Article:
Online auctions

Online auctions can be a good way to shop for a great bargain. Understanding your rights and responsibilities before registering to participate in an online auction, will reduce the risks involved.

Consumer protection

As a general rule, protection under the Australian Consumer Law does not apply to goods purchased at auction, including internet auctions.

What is an online auction?

An online auction business like eBay, operates a website where buyers and sellers from any country can bid for items. The principles of conventional auctions also apply to online auctions. These include:

  • The buyer determines that the goods are what they want before bidding.
  • Final bids are likely to be binding.
  • Normally there are no return or refund policies.
  • Goods must be sold with ‘clear title’. This means the seller must have the right to sell the goods. If there are any restrictions on ownership such as debts or mortgages, these must be disclosed to you before you purchase the goods.

The auction site cannot see the contract between you and the seller so it is not liable for claims made about the goods, non-delivery of the goods or damages. Payment and delivery of the goods are negotiated between buyer and seller.

Bidding versus buying

Some auction sites also allow goods to be purchased immediately, without bidding (eg. eBay’s 'Buy it now' option). This type of sale is not an auction. The advantage of this option is that if you think the price being offered is reasonable you can buy the goods immediately, without waiting to see if you have been the successful bidder. The disadvantage is that you may pay more for the goods than if you had won the auction normally.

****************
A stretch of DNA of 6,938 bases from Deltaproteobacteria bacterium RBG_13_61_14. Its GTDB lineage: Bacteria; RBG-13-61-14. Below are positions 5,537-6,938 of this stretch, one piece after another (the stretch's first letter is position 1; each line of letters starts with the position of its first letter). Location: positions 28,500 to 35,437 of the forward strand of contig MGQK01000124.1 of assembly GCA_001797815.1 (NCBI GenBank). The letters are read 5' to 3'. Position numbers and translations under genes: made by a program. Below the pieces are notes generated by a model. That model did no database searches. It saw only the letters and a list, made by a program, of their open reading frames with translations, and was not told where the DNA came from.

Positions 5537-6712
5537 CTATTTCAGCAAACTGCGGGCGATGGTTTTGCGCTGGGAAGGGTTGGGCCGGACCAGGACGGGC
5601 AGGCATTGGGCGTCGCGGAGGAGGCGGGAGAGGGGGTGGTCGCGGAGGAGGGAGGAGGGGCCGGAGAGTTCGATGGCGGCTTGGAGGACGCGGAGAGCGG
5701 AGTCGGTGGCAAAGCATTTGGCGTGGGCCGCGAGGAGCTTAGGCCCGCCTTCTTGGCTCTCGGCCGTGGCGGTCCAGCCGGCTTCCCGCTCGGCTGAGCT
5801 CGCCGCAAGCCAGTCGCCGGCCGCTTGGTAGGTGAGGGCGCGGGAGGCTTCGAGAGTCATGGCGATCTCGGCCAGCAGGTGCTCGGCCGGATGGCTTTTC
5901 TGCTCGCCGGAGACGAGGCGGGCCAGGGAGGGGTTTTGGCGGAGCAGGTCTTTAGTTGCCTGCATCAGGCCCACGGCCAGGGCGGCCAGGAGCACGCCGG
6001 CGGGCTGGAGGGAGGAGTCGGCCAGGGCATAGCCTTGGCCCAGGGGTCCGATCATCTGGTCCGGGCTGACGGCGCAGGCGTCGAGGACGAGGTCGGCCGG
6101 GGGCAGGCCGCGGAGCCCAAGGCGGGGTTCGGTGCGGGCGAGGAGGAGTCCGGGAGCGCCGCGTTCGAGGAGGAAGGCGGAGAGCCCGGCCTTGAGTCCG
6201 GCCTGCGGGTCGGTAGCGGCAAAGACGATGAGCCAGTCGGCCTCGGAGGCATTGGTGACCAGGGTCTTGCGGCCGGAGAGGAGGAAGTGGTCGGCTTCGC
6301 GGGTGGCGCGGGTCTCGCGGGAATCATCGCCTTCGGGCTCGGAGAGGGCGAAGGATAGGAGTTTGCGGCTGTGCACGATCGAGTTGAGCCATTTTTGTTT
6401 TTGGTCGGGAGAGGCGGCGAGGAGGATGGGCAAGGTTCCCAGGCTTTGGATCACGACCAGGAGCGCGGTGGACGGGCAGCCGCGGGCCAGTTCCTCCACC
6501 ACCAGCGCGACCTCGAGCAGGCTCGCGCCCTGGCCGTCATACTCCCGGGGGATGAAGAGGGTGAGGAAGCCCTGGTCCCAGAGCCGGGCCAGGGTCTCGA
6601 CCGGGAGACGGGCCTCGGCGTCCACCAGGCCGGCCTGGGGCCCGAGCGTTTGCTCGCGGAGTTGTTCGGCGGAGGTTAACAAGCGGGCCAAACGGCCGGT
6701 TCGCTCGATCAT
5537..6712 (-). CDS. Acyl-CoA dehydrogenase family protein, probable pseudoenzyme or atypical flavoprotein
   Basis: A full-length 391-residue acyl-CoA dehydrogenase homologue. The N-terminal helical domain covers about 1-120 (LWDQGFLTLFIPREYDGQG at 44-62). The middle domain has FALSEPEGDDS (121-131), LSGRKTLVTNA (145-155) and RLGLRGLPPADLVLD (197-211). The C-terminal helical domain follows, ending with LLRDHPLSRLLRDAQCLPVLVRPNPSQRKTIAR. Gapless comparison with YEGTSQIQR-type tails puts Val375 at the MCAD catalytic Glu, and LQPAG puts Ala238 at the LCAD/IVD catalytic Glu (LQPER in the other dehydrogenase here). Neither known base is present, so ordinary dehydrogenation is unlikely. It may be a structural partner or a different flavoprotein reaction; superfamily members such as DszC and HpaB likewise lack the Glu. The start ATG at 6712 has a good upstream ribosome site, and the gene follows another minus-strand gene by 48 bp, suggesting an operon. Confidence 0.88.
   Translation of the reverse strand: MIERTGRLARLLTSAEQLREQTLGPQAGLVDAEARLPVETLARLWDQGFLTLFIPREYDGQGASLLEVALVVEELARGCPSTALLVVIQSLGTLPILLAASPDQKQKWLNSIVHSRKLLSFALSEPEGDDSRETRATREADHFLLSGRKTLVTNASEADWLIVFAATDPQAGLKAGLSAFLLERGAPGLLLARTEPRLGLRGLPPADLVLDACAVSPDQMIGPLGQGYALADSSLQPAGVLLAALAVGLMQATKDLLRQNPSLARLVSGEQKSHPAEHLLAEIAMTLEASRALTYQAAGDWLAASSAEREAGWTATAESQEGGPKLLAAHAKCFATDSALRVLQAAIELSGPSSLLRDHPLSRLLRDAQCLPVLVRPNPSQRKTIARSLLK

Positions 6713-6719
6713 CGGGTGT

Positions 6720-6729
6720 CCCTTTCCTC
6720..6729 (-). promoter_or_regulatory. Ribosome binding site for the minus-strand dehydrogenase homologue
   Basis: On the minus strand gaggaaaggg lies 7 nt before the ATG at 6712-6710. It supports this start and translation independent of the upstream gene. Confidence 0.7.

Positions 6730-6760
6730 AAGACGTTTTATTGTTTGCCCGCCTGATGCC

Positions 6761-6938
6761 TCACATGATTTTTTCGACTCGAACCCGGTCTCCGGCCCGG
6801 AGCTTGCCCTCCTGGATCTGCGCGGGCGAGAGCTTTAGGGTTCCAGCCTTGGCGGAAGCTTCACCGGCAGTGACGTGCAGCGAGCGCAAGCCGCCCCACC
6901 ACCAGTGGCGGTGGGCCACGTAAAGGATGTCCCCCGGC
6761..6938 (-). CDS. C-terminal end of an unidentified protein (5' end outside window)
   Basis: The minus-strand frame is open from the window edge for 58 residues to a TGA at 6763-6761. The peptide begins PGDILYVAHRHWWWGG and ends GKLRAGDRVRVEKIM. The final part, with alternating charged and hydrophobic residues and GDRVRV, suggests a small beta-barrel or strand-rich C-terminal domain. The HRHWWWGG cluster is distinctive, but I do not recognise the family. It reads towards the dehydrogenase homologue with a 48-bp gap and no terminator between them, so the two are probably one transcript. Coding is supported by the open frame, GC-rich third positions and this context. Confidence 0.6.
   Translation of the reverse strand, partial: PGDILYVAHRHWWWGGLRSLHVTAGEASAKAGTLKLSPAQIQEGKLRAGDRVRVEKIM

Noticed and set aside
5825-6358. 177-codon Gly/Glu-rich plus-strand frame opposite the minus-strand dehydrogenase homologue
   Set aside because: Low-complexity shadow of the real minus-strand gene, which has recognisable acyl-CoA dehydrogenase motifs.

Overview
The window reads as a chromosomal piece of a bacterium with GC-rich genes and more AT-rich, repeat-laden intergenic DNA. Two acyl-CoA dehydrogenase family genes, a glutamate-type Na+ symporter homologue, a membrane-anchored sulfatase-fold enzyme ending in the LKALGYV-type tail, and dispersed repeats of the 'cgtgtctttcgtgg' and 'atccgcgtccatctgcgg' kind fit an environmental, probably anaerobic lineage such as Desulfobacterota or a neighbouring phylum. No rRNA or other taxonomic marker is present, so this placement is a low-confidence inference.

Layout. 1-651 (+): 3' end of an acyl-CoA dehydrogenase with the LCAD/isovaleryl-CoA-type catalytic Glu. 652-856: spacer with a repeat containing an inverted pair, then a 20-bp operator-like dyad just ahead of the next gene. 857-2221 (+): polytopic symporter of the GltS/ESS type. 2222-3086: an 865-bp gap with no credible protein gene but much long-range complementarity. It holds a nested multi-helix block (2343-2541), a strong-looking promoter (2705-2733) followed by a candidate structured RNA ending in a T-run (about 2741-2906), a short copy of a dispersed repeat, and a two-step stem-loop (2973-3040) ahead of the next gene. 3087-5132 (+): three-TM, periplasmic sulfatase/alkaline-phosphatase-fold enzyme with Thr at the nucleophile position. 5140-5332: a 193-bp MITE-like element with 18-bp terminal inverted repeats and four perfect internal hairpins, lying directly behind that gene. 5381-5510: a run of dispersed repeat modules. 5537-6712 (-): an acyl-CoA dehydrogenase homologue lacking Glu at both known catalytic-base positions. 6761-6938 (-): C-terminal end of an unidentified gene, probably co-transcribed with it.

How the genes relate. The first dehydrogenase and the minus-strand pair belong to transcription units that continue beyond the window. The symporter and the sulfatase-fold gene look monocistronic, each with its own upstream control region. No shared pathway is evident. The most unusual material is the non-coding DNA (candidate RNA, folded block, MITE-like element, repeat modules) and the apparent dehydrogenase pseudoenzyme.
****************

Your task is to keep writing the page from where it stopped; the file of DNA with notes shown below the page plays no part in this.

If goods are bought this way, consumer protection laws might still apply, but only if the seller is in the business of selling goods.

Warranties

In most circumstances, manufacturer’s warranties do not apply to new or used goods purchased at auction. Also, generally the consumer guarantees under Australian Consumer Law do not apply to goods purchased at auction.

The seller is still required to provide goods with ‘clear title’, ie. free of debt, charges and mortgages, unless they are disclosed or known to you before you purchase the goods.

Online auction tips

The following are some useful tips that are specific to buying goods through online auctions:

  • Don’t participate unless you read and understood the rules.
  • Before registering or joining an online auction site, read the terms and conditions and know all the fees and charges. These can include registration or administration fees or being charged to bid even if yours might not be the winning bid.
  • Check if the site has buyer protection policies, complaint handling procedures and a dispute resolution process.
  • Check seller reputation using the feedback ratings on the site.
  • Do not enter into an arrangement with a seller to buy privately outside the auction site. This could expose you to a scam. Also you may not benefit from buyer protection policies provided by the site.
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